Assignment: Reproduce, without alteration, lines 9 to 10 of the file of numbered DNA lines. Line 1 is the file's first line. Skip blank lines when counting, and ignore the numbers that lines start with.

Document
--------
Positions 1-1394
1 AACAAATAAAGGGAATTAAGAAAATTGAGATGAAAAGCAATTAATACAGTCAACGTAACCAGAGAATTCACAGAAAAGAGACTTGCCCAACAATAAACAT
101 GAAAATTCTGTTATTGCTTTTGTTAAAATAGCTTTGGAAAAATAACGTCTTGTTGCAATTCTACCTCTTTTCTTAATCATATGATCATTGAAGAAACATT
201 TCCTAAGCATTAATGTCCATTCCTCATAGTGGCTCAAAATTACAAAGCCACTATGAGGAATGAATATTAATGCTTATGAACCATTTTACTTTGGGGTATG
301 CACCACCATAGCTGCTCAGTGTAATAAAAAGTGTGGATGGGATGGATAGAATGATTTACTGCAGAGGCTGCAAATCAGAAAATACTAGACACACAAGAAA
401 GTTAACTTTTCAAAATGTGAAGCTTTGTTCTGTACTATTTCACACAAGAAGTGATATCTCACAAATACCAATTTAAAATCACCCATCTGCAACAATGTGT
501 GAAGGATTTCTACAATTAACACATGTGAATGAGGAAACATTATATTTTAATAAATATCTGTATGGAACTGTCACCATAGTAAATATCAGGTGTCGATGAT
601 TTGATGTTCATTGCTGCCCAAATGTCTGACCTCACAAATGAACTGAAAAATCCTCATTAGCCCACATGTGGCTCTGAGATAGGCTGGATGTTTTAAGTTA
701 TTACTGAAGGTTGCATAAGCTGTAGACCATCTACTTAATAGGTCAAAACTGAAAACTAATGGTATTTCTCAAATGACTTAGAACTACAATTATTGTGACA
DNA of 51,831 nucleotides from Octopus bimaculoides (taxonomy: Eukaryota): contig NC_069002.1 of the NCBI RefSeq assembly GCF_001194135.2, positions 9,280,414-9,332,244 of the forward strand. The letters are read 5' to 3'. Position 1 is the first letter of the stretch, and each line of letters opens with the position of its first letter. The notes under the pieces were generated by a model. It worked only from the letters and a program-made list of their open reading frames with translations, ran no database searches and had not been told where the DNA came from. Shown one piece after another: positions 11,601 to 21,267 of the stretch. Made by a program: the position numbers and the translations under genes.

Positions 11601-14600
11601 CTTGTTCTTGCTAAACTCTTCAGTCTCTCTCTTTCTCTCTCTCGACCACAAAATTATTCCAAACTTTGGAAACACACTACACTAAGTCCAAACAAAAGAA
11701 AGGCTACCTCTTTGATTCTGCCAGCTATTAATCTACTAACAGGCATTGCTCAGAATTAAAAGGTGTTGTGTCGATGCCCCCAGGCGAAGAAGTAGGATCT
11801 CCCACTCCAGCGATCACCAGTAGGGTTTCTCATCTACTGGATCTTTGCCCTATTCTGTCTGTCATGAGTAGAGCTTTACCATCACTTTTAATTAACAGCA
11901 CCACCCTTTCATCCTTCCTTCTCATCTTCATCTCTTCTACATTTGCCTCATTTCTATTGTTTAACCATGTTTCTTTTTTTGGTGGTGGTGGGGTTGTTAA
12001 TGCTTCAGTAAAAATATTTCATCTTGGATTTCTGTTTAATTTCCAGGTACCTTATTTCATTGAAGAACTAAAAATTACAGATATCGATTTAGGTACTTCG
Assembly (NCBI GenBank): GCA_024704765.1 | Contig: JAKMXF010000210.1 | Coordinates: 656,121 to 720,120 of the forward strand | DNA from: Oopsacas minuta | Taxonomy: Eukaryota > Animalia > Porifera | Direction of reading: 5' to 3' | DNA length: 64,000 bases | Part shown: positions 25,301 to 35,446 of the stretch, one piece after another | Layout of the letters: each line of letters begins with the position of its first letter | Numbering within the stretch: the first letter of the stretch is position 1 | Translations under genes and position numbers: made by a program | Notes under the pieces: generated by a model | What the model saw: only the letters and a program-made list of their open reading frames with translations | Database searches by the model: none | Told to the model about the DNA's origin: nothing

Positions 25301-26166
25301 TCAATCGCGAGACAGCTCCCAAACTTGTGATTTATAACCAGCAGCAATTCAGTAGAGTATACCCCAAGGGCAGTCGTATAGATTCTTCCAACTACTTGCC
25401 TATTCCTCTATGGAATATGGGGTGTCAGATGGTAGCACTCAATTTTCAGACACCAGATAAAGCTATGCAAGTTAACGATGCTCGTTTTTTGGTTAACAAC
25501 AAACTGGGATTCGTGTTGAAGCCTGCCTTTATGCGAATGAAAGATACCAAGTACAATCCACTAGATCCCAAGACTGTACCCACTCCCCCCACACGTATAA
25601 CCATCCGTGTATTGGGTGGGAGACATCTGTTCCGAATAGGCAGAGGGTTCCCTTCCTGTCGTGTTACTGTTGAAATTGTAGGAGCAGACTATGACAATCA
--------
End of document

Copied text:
701 TTACTGAAGGTTGCATAAGCTGTAGACCATCTACTTAATAGGTCAAAACTGAAAACTAATGGTATTTCTCAAATGACTTAGAACTACAATTATTGTGACA
DNA of 51,831 nucleotides from Octopus bimaculoides (taxonomy: Eukaryota): contig NC_069002.1 of the NCBI RefSeq assembly GCF_001194135.2, positions 9,280,414-9,332,244 of the forward strand. The letters are read 5' to 3'. Position 1 is the first letter of the stretch, and each line of letters opens with the position of its first letter. The notes under the pieces were generated by a model. It worked only from the letters and a program-made list of their open reading frames with translations, ran no database searches and had not been told where the DNA came from. Shown one piece after another: positions 11,601 to 21,267 of the stretch. Made by a program: the position numbers and the translations under genes.